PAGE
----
(Credit to MikeT23)  When you open up the “Long Term Contracts” page…

Season - This is the actual season salary that you would like to offer the player. Season 1 refers to the first season in which the player is not already under contract with your franchise. So, if the player is currently arbitration eligible and has not gone through an arbitration hearing, season 1 means this current season. If the player is in the final year of his contract with your team and will soon become a free agent, season 1 indicates the next Hardball Dynasty season.  Also, in a…

2 Year Contract - no season can comprise more than 60% of the total value of the contract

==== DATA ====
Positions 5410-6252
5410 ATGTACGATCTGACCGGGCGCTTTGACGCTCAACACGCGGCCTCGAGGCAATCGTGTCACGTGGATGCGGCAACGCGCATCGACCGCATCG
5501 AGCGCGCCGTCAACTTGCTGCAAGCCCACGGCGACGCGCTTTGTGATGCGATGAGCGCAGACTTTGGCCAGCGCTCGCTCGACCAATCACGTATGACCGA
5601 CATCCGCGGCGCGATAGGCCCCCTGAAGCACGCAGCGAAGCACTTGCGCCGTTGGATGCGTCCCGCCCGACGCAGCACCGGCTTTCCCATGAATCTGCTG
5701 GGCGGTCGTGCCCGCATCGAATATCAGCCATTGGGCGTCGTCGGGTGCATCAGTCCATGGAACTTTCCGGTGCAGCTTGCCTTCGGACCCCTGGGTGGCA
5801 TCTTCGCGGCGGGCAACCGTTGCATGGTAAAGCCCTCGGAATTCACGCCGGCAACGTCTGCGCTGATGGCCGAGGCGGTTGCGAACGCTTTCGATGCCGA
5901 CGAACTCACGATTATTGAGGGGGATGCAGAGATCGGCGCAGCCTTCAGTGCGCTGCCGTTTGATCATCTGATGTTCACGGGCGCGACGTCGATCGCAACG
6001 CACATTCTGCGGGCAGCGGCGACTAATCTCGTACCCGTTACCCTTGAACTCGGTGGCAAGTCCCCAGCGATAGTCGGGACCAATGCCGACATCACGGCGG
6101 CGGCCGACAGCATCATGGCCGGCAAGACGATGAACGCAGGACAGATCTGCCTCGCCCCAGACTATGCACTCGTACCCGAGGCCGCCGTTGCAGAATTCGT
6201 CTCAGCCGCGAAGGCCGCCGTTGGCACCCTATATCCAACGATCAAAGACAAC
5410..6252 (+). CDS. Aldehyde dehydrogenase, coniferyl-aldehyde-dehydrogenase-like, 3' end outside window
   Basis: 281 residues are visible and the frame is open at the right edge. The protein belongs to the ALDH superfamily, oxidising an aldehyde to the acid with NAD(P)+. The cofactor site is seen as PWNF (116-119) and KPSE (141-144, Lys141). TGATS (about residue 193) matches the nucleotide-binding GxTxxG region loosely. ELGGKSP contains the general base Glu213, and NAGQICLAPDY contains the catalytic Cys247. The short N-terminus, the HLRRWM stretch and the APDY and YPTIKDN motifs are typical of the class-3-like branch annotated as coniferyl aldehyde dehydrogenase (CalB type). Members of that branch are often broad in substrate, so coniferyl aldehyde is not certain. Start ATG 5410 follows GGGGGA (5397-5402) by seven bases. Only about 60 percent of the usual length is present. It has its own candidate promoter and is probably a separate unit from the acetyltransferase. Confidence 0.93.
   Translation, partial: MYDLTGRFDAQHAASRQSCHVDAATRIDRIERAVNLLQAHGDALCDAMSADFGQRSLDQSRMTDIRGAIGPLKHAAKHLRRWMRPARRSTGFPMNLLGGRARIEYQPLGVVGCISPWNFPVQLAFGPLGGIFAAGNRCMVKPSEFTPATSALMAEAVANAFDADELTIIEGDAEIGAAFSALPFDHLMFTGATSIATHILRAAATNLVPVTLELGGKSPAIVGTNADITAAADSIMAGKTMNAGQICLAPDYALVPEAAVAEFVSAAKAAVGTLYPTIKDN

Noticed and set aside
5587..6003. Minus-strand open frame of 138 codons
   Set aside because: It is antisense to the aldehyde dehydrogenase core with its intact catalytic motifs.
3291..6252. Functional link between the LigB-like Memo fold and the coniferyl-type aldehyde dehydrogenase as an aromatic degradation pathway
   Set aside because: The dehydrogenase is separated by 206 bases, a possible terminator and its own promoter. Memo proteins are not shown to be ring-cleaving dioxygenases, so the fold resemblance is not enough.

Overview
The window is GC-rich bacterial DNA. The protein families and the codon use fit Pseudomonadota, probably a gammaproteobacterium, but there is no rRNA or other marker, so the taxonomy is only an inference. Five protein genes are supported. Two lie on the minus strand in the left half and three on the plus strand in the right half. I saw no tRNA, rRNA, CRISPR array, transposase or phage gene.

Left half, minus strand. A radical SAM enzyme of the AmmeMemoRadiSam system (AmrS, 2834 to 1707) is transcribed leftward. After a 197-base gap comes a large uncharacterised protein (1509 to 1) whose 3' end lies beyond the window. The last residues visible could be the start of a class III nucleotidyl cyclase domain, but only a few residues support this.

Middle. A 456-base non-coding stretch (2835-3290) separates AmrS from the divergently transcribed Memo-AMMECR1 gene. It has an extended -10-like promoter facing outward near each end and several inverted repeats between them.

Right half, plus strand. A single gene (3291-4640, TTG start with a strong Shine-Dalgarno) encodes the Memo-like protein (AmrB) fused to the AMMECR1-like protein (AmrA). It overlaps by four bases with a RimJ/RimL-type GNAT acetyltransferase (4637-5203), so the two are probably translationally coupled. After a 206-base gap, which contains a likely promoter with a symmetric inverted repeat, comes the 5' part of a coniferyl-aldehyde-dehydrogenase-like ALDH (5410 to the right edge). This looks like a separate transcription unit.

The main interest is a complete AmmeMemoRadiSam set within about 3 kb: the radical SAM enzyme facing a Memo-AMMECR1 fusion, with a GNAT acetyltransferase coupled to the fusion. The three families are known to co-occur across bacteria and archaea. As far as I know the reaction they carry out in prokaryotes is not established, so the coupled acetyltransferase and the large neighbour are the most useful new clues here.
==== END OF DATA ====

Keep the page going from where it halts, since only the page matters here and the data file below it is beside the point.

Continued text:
3 Year Contract - no season can comprise more than 40% of the total value of the contract
4 Year Contract - no season can comprise more than 30% of the total value of the contract
5 Year Contract - no season can comprise more than 25% or less than 10% of the total value of the contract 

There is a maximum allowable offer of $20m for any season. The minimum for any season is the minimum annual salary at that level. For the big leagues, this is $325K. To change the offer for any season, please click in the box next to the season and enter an integer value. For a 3-year contract, you must enter in values for the first three seasons, but you may leave seasons 4 and 5 blank. The total value of the contract will appear at the bottom of the page.